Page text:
Nick and I hadn’t been friends for that long. I bet you’re expecting me to say that I met him at a self-help group for emotional masochists or something like that, but that just wouldn’t be true. My life isn’t romantic like that. I’d actually known him for a long time, but we just hadn’t been friends. He was friends with some friends of friends of mine, but since I changed jobs we realized we both took the same bus to and from work. So we met at the corner of King and Hauser every morning, and after work we usually hung around my apartment eating Trix and smoking weed. Sometimes I made grilled cheese. We talked about things, but nothing super important.

It was the week before Easter when I came home and the ground was completely covered. I’d heard stories about this kind of thing—people waking up in the middle of the night, wondering why their carpet had changed color and BAM, realized it was moving. But the thing I really couldn’t handle was that they were flying. Not all of them, just some of them. I think I would have been able to manage things if they had just stayed in one domain, land or sky, but there was something about the total ease and frequency of transition from one to the other that really freaked me out. They were on the counters, they were on the curtains. They flew out of the sink and landed on the television. “Ho-ly-shit,” Nick said, and we slammed the door.

We couldn’t get the number for the exterminator right away, so we called my dad instead. He laughed. “You should have taken care of things before!” he said. I was so angry I almost threw my phone out the window—even though I definitely called knowing what he was going to say. I think I just needed someone to be honest about it, as stupid as it was.

“You seriously think you know what this is about?” I spat. My dad just laughed some more.

“Of course I do. You’ve been taking walks in the rain. Doesn’t take a genius to figure it out.”

I sighed.

“Go back to Manner Place. If it doesn’t work out, it doesn’t work out. But maybe it will. Besides, in the state you’re in, you’ll probably enjoy it!”

“Ha, ha, very funny,” I said.
“Infestation means...” I hung up before he could finish.
I took the bus. I always take the bus. I’m generally not inclined to believe that the

weather is ever indicative of anything, but it was turning pretty grey outside. When the bus to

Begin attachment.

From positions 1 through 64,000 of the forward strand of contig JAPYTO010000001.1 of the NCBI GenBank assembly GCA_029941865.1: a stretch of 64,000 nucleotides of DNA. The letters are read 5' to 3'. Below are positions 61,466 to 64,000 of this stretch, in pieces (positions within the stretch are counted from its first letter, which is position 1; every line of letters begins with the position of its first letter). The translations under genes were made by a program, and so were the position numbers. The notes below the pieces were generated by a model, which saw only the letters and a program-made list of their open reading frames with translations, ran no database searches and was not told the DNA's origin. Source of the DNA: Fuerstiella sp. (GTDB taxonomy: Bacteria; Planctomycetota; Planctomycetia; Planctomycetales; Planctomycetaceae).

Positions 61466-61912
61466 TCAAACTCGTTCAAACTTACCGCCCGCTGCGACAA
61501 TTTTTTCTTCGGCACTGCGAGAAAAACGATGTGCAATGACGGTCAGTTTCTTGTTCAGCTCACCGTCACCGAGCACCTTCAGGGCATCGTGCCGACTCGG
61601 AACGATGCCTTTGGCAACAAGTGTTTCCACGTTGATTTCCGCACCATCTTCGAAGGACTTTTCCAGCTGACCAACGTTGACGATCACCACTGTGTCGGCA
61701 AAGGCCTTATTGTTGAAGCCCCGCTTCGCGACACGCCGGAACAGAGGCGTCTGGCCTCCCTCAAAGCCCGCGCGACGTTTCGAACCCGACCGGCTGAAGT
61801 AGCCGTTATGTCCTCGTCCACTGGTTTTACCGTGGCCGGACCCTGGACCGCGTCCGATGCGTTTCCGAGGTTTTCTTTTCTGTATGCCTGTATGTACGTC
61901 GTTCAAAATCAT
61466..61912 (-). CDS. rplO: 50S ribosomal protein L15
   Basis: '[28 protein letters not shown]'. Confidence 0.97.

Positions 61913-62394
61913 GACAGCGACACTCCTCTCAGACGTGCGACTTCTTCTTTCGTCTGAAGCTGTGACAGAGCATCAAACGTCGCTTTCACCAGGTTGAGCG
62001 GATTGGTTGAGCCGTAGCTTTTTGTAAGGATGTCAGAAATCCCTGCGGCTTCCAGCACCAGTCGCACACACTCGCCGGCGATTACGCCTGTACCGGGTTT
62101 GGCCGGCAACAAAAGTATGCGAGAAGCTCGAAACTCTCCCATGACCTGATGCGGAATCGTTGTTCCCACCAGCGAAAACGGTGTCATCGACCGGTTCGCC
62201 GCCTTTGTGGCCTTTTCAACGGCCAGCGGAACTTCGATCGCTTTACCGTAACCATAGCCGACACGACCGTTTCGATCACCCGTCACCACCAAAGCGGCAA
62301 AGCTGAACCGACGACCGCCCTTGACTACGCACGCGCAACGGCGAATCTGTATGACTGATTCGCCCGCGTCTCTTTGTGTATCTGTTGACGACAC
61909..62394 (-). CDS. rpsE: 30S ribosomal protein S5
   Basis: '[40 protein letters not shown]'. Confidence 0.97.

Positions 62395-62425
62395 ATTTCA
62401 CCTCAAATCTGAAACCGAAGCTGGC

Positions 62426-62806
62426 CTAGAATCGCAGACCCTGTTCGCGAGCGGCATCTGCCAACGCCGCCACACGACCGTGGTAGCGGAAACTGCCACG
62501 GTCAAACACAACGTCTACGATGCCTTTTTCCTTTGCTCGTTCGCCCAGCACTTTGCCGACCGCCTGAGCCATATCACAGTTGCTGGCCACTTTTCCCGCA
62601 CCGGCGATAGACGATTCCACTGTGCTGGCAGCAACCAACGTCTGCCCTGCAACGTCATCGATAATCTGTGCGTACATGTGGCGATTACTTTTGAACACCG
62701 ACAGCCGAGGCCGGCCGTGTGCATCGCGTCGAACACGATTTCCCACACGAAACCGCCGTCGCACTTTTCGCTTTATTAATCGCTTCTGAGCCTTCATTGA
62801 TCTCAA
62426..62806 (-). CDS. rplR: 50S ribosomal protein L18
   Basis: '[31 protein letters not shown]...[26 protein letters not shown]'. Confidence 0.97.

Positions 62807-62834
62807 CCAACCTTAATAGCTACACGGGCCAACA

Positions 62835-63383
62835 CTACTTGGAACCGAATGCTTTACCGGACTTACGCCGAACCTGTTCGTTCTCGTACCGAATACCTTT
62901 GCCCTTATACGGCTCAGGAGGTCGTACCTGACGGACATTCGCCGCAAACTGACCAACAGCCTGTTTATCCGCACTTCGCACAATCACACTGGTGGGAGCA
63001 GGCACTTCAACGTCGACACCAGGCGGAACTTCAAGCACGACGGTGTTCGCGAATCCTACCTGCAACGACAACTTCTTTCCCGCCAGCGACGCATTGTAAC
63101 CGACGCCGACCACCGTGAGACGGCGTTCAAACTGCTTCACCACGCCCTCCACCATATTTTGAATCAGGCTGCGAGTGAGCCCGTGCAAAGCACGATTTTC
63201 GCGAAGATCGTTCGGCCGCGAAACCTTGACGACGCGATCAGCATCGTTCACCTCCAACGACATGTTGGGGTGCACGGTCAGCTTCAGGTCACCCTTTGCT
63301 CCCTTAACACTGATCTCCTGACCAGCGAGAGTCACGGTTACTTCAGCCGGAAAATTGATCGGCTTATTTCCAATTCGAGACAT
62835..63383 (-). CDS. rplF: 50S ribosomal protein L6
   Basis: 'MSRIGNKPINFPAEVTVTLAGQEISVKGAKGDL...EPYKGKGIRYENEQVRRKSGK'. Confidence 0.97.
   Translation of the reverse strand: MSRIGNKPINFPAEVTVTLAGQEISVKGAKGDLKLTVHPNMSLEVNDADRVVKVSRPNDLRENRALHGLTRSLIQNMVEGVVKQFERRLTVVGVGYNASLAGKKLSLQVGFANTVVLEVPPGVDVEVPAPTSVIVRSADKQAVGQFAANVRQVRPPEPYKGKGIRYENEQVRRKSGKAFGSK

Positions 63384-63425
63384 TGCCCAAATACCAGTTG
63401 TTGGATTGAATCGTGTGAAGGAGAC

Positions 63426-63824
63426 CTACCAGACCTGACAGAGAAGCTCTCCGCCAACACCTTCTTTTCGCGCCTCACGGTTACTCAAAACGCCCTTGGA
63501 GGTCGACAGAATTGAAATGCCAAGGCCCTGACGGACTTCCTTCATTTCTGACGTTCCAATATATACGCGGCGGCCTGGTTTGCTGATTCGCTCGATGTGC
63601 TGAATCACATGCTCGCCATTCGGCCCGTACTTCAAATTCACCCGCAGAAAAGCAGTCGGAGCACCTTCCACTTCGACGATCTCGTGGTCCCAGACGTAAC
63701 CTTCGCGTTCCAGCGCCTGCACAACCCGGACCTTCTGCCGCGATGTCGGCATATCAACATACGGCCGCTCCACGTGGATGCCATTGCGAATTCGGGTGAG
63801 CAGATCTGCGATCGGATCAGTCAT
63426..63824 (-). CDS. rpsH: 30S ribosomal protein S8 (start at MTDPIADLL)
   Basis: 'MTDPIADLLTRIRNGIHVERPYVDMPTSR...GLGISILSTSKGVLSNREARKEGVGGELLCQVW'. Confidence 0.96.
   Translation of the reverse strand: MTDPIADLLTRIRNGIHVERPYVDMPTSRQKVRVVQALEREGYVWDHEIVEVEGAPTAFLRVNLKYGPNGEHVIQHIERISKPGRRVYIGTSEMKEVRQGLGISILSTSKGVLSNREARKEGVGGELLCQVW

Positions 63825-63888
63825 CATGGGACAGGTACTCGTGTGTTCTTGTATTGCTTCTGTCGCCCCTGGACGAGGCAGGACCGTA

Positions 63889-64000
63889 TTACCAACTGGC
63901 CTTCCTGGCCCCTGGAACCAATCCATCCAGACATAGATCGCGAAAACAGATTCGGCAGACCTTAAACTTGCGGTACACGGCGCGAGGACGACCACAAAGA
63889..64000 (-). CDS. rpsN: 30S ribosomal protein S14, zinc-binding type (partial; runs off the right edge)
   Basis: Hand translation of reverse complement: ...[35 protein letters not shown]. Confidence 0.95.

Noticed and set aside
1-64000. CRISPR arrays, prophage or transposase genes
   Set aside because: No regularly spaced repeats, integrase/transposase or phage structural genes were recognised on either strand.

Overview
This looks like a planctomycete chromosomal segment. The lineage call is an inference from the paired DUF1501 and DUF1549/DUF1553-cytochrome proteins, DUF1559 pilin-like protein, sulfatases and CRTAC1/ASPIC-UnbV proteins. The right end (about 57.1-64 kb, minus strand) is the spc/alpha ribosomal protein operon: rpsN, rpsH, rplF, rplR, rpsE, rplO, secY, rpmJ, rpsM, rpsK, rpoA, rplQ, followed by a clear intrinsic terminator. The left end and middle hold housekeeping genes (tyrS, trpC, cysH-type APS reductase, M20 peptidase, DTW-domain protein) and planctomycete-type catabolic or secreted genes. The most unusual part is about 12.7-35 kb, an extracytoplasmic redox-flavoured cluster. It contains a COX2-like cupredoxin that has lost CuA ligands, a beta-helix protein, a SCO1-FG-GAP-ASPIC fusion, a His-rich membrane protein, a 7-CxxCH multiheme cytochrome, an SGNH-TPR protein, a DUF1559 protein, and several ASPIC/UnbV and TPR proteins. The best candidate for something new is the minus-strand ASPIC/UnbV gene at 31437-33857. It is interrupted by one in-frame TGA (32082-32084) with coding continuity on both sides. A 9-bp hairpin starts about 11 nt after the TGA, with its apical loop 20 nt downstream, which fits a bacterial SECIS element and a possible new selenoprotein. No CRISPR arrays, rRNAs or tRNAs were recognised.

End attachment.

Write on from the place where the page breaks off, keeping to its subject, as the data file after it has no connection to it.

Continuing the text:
Rippen Hollow pulled up there was a different driver. Of course there was. I wasn’t some fucking young lovebird anymore. I swiped my bus pass and it didn’t even get stuck. My pass is cracked, so it gets stuck a lot. The fact that it didn’t kind of took me by surprise.

There was only one other person on the bus—and old woman with this short-cropped curly grey hair. I walked over and sat on the opposite side of the bus, facing her, but a good five seats or so to her left. I looked at her and realized she wasn’t doing anything, just sitting there looking down at her hands. As the bus left the curb she looked up at me, and I saw she had the most clear blue innocent eyes. But then she smiled, and I saw the maggots crawling around her gums. I shuddered. But then I smiled back, gave her a curt nod—and quickly looked away.

Of all of the buses to Rippen Hollow, I would get stuck on the one with only one other person—and of course she would be a maggotted old broad. Thanks, Dad, I thought to myself. Way to put me on the bus to my fate, in more ways than just one...

To be honest, it’s just that maggotted people always make me feel so bad. It’s because I’m so young, and they’re so delusional about youth already, and they think you’re just the most wonderful thing for not having lived that long. It’s like walking by a homeless person. It’s like, you walk by, and you try to be as nice as you can, but you really can’t give them money because they’re going to drink it all anyway. I don’t know.

The bus pulled up at Tarrenfield Square and the woman stood up. As she walked by me she grinned and patted my knee. I looked up at her and watched the maggots squirm on her upper gum line. I grimaced.

“You got it, Sweetheart,” she said. Her blue eyes watered with joy. I watched as the doors swung shut behind her and she hobbled up onto the curb, smiling toothlessly to herself. I

wrenched my eyes away and stared out the opposite window. As the bus pulled back into the street, I started to feel a little queasy wondering exactly what “it” was.

The feeling of deja-vous as I swung the brass knocker was almost too much for me to handle. You know how sometimes, you have those moments when you’re doing something you’ve done a thousand times before, but you did that thing a thousand times before so long ago that all you can think about is how much better of a person you were when you used to do them than you are now? And it makes you want to go on a diet, or a juice cleanse, or something?

The super tacky butler finally came and ushered me through the foyer covered in light- blue shag carpeting. It pained me that I still thought this was pretty cool. I shook my head, forcing myself to look at the cracks in the paint on the walls. It’s all material, I told myself. It doesn’t mean anything anyway. And it’s all falling apart.

We reached his study and the butler knocked rapidly three times. I took a deep breath. The butler pushed open the heavy oak door, and there he was—looking just the way I had expected. Facebook hadn’t lied.

He sat in a big purple plush chair to match the purple plastic ring on his right hand. It was the princess kind you get in goody bags. But he pulled it off. That and the entirely black suit. He rocked that too. When he saw me he laughed and shook his head, just like the effortlessly goddam blinged-out cool that he was. And then I felt dumb, like a mousy librarian who insisted that the world was only in perfect harmony when there was dust and silence. I looked down at my beaten leather bag and my aiguille sweater. I felt myself graying in his presence. I didn’t say anything—because I couldn’t say anything. Although I had intended to. The whole purpose of coming was to talk to him. But I was there, and I felt too much like a piece of cardboard to say anything.

“So,” he said. “How have you been?”